Two-time Olympic judo champion Shohei Ono, who dominated the men's 73-kilogram division for the better part of a decade, announced his retirement from competition Tuesday.
The 31-year-old Rio de Janeiro and Tokyo Games gold medalist confirmed he will go into coaching rather than pursue a third straight Olympic title next year in Paris.
At a press conference in Tokyo, Ono spoke of the intense competitive drive that kept him undefeated against international opponents since August 2014, barring matches he was forced to forfeit.
"Bouts are a matter of life and death for me. I can never take one lightly or go into it with a smile," he said.
"Having experienced winning two straight Olympics at the Tokyo Games, there was no other competition that could fire me up like that. I'm certain no other experience will surpass it."
Ono, who also won three world championships, plans to start a two-year-long course in Britain as part of the Japanese Olympic Committee's overseas training program for sports instructors.
"I'm going to Europe and hope to return home after reconfirming my joy of judo there," he said before adding he "would love" the chance to coach the national team one day.
Known for a dynamic and aggressive style in which he attacked opponents head-on, Ono was once dubbed the "the world's strongest judoka" by Sydney Olympic men's 100-kg gold medalist and former national team coach Kosei Inoue, who paid tribute to Ono on Tuesday.
"After nine years of interaction as his national team coach, I'd say he was the ideal judoka equipped with both offensive and defensive abilities," said Inoue, who is now vice chairman of development at the All Japan Judo Federation.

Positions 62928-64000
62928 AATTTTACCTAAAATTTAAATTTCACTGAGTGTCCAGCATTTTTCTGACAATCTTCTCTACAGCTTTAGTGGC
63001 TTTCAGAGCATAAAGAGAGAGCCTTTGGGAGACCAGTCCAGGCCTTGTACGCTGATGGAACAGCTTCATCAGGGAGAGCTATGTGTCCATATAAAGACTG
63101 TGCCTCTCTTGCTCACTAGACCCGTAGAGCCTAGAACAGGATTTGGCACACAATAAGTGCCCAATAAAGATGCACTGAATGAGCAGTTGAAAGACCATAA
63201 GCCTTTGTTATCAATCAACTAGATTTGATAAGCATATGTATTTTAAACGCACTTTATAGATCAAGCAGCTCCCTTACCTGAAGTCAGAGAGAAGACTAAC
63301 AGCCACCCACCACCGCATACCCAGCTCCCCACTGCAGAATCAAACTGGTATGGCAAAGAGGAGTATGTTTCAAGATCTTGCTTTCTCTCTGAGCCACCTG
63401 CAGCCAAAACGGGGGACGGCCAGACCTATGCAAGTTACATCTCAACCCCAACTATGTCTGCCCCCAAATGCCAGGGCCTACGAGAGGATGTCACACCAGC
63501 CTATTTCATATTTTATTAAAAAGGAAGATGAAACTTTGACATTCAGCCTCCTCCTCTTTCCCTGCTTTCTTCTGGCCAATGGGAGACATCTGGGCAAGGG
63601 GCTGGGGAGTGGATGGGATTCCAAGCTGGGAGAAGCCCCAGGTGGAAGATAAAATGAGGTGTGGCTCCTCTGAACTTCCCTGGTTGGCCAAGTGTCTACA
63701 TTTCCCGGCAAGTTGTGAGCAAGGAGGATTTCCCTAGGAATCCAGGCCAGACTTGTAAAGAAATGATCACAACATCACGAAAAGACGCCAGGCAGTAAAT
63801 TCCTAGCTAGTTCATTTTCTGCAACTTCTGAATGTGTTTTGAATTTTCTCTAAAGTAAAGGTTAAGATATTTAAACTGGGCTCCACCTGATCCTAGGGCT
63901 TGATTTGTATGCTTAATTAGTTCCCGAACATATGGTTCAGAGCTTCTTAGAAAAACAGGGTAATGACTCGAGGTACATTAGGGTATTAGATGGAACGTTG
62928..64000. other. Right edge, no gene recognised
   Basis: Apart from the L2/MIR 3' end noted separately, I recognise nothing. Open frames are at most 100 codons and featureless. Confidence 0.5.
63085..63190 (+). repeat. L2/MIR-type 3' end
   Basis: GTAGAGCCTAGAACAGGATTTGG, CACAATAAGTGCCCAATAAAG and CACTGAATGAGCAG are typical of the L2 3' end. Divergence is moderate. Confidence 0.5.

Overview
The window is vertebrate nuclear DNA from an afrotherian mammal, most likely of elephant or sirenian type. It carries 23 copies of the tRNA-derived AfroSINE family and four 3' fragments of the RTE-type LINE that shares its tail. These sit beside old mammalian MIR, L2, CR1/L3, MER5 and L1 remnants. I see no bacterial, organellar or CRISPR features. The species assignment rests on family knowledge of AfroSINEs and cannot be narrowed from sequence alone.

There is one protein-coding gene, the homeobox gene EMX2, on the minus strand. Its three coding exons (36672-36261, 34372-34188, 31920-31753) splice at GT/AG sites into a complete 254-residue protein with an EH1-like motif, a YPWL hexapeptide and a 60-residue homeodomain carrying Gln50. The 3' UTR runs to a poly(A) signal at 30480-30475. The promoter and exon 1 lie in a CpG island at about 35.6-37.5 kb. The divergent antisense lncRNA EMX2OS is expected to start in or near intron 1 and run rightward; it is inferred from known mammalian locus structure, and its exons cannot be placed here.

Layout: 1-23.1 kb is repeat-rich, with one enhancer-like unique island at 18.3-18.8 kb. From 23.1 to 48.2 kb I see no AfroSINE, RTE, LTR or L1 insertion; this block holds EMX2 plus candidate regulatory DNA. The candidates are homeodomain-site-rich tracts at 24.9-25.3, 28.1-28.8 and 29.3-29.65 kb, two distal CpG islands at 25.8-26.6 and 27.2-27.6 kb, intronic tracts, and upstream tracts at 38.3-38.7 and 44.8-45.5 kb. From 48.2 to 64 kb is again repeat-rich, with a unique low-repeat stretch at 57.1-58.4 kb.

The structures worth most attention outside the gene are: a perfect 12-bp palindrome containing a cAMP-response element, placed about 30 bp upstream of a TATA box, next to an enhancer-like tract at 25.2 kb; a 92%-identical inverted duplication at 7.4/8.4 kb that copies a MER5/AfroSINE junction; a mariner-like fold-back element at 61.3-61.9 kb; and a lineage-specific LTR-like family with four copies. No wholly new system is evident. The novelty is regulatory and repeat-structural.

"He had a strong philosophy about his own judo and was a judoka who could fight logically. The scenes of him winning the Tokyo Olympics and shedding tears are unforgettable."
After completing elementary school in his native Yamaguchi, Ono moved to Tokyo to enroll in a private judo academy. He emerged on the competitive scene while still studying at Tenri University and soon became a mainstay of the Japanese national team, winning his first world championship in 2013.
Following his 2016 Olympic triumph, Ono took a year off to rest and attend graduate school before proving even more dominant upon his return, winning all six of his matches at the 2019 worlds at Tokyo's iconic Nippon Budokan by ippon.
In the Tokyo Olympic final at the Budokan, Ono won a tense battle against Georgia's Lasha Shavdatuashvili that went deep into golden score.
"I spent 10 years as a national team member...I had the pure desire to walk the high road, and fought thinking as though I was the last samurai," he said.
"I take pride in managing to express to the world what Japanese judo is, and winning back-to-back titles at the home Olympics is the most prestigious thing in my life."
Ono hinted at his retirement by skipping the Tokyo Grand Slam in December, which left him with little chance of qualifying for this year's worlds.
"I've been aiming to be the unprecedented, strongest-ever, superhuman, the one with monstrous strength," he said. "Nobody thought a judo boy from Yamaguchi would come this far. I'd give myself a pass mark."
"I'll keep learning my whole life. My life as a judoka has even more way to go from here."
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